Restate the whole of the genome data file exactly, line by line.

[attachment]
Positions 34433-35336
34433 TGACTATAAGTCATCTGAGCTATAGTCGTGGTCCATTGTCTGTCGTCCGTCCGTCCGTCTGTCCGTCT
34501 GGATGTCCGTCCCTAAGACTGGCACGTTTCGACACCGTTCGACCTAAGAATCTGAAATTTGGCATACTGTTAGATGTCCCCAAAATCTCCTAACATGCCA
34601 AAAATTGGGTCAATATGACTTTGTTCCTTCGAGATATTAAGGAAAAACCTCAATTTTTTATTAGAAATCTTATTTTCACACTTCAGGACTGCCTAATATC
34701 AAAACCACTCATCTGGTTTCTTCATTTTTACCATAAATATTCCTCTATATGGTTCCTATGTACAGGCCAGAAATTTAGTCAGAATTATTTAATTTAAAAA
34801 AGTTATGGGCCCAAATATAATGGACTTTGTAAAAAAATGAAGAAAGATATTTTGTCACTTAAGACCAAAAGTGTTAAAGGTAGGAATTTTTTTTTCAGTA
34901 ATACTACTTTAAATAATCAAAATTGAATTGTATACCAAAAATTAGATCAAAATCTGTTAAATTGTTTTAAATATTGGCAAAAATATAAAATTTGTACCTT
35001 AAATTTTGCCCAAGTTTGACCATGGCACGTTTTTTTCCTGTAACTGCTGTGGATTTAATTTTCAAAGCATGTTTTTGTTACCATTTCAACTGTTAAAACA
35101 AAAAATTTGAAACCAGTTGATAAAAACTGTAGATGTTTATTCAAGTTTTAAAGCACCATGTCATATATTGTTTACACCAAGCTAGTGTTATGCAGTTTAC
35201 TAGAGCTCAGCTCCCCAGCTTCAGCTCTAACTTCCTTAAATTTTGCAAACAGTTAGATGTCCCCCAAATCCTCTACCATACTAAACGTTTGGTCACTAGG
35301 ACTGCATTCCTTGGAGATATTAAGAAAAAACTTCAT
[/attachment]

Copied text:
Positions 34433-35336
34433 TGACTATAAGTCATCTGAGCTATAGTCGTGGTCCATTGTCTGTCGTCCGTCCGTCCGTCTGTCCGTCT
34501 GGATGTCCGTCCCTAAGACTGGCACGTTTCGACACCGTTCGACCTAAGAATCTGAAATTTGGCATACTGTTAGATGTCCCCAAAATCTCCTAACATGCCA
34601 AAAATTGGGTCAATATGACTTTGTTCCTTCGAGATATTAAGGAAAAACCTCAATTTTTTATTAGAAATCTTATTTTCACACTTCAGGACTGCCTAATATC
34701 AAAACCACTCATCTGGTTTCTTCATTTTTACCATAAATATTCCTCTATATGGTTCCTATGTACAGGCCAGAAATTTAGTCAGAATTATTTAATTTAAAAA
34801 AGTTATGGGCCCAAATATAATGGACTTTGTAAAAAAATGAAGAAAGATATTTTGTCACTTAAGACCAAAAGTGTTAAAGGTAGGAATTTTTTTTTCAGTA
34901 ATACTACTTTAAATAATCAAAATTGAATTGTATACCAAAAATTAGATCAAAATCTGTTAAATTGTTTTAAATATTGGCAAAAATATAAAATTTGTACCTT
35001 AAATTTTGCCCAAGTTTGACCATGGCACGTTTTTTTCCTGTAACTGCTGTGGATTTAATTTTCAAAGCATGTTTTTGTTACCATTTCAACTGTTAAAACA
35101 AAAAATTTGAAACCAGTTGATAAAAACTGTAGATGTTTATTCAAGTTTTAAAGCACCATGTCATATATTGTTTACACCAAGCTAGTGTTATGCAGTTTAC
35201 TAGAGCTCAGCTCCCCAGCTTCAGCTCTAACTTCCTTAAATTTTGCAAACAGTTAGATGTCCCCCAAATCCTCTACCATACTAAACGTTTGGTCACTAGG
35301 ACTGCATTCCTTGGAGATATTAAGAAAAAACTTCAT